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The ways in which businesses are now delivering customer experience have changed. The pandemic was the tipping point for many organisations, as they rapidly had to transform their digital offerings to help customers and employees adjust to the sudden changes that lockdowns enforced. In particular, consumer needs quickly evolved, with increased use of applications opening their eyes to the benefits that digital services can deliver. These applications made it easier for people to access services and to fit activities in around their other work and life commitments; and, in many cases, digital services have enabled people to try new things that they wouldn’t have before.
As a result of this continued increase in digital experiences, customer experience has become more digitally focused, with the future of CX driven by personalised, seamless, digital experiences. Customers have now realised the convenience of applications, with access to incredible digital experiences that many brands are now delivering. Consequently, expectations have soared sky-high and tolerance for anything less than an optimal experience has hit rock bottom.
The latest Cisco AppDynamics App Attention Index report - ‘Who takes the rap for the app?’ - found that consumer expectations around digital experience were already at an all-time high before the pandemic – having risen even further since the start of 2020. More than three quarters (76%) say their expectations of digital services have increased over the same period.
These ever-growing customer experience expectations have increased the pressure on application owners, and the technologists behind these services to deliver frictionless, seamless digital experiences at all times. For it to be a reality, it’s essential that IT teams have real-time visibility into IT performance up and down the IT stack, from customer-facing applications right through to core infrastructure, so that businesses can continue to deliver exceptional customer experience.
Customer experience is now the digital experience
In this new ‘digital first’ environment, brands have a massive opportunity to drive customer loyalty by providing consumers with the faultless and engaging digital experiences they have come to expect and rely on over the past two years. Already, we’re seeing consumers looking favourably on brands that have innovated at speed to deliver applications that have supported them through the pandemic and enabled them to access the services they love and rely on.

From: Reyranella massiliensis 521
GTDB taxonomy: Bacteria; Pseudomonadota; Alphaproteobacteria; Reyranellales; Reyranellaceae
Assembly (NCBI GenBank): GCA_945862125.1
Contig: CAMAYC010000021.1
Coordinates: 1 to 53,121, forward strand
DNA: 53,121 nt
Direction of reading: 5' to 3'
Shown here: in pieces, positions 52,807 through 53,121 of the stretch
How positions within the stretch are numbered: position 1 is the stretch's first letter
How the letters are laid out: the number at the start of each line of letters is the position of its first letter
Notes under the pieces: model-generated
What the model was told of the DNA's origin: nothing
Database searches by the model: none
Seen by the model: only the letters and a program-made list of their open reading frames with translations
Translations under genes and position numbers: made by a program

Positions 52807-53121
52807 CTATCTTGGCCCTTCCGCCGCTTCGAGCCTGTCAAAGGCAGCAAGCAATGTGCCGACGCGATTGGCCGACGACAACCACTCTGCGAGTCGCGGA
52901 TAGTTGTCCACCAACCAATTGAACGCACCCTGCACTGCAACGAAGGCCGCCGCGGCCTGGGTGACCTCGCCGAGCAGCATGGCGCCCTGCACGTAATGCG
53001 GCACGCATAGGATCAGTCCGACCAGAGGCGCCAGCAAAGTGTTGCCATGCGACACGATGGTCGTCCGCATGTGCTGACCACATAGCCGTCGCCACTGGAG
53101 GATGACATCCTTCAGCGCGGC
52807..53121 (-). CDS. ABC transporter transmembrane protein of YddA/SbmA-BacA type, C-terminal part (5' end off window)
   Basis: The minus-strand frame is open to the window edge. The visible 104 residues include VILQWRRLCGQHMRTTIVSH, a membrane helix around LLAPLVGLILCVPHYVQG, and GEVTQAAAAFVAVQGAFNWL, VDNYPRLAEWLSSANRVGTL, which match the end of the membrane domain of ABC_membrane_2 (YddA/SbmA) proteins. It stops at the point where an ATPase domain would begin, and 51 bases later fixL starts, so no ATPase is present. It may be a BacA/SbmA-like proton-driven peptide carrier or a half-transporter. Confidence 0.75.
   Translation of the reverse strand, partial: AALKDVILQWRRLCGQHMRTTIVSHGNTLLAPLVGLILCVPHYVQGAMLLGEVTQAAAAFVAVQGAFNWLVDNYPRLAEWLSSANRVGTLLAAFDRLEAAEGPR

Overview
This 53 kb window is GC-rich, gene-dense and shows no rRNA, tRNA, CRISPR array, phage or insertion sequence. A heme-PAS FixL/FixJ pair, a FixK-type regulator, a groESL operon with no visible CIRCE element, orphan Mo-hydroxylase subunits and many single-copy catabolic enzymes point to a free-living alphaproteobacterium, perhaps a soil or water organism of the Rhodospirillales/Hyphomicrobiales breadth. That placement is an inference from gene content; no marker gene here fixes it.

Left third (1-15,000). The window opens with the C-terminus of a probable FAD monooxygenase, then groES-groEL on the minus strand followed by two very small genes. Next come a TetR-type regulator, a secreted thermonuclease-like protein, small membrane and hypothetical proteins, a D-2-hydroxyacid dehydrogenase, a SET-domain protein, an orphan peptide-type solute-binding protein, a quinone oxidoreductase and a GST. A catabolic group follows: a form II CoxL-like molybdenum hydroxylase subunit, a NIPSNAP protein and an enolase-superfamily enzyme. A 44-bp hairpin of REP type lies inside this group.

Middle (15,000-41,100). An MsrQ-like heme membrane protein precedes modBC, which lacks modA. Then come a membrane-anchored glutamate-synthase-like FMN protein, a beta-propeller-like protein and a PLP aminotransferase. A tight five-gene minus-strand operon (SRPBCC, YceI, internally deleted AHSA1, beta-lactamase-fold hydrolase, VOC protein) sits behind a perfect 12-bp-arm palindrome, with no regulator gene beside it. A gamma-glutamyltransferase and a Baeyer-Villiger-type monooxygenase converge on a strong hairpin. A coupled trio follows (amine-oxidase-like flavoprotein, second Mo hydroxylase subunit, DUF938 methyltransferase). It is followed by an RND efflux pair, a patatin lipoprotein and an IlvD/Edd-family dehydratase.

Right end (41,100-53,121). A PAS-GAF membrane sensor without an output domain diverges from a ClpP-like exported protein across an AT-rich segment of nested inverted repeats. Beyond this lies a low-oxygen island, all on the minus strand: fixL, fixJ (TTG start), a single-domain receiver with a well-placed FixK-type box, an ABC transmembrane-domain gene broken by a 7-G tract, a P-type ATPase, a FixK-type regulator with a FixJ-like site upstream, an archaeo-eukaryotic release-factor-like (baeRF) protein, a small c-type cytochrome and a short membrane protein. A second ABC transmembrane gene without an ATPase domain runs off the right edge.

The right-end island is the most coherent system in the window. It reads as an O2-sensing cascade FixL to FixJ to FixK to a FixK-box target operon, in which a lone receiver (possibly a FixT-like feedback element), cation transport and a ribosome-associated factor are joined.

On the other hand, application owners need to consider the implications of delivering anything other than a seamless digital experience. Because, as consumers have become more sophisticated in their use of applications, and been exposed to the very best digital experiences across sectors, they’ve also come to understand what digital services can and should be like.
They now expect more from their digital experiences. The concern for brands is that consumers are totally unforgiving - should they encounter problems with applications they are no longer happy to try again later or suffer in silence. Perhaps most alarmingly, 57% of people state that brands have only one shot to impress them and if their digital service does not perform, they won’t use them again. Brands are now operating in an environment where there are no second choices.
Observability relieves the pressures of seamless application performance
When an application fails, it always hurts the bottom line - whether it’s from energy spent to diagnose the root cause of the issue, or lost revenue and damaged brand reputation. Full-stack observability provides IT
teams with a single, unified view up and down the IT stack so that they can identify and resolve performance before they impact customers.
To ensure applications always perform optimally, application and IT infrastructure teams also need access to the same information so that they can speak the same language. After all, application health is inextricably tied to the health of the underlying infrastructure. With complete visibility into applications, IT infrastructure, and data, IT teams can eliminate wasteful and expensive overprovisioning, avoid the “it must be the network” blame game, and rapidly identify the root causes of application performance issues.
But full-stack observability truly comes into its own when, IT teams can correlate how application performance impacts business outcomes and therefore prioritise their work based on the most critical issues.
Bylinking IT performance data with real-time business metrics technologists can pinpoint the issues that could really damage user experience and prioritise their efforts accordingly. Only with a business lens on full-stack observability can technologists be sure of delivering the seamless digital experiences people are looking for.
The stakes have been raised. Today’s consumers are looking for the ‘total application experience’ – a high-performing, reliable, digital service which is simple, secure, helpful and fun to use. It is personalised to their own individual needs and preferences and it adds real value to their lives. Now it’s up to IT teams to meet these demands and deliver exceptional digital customer experiences.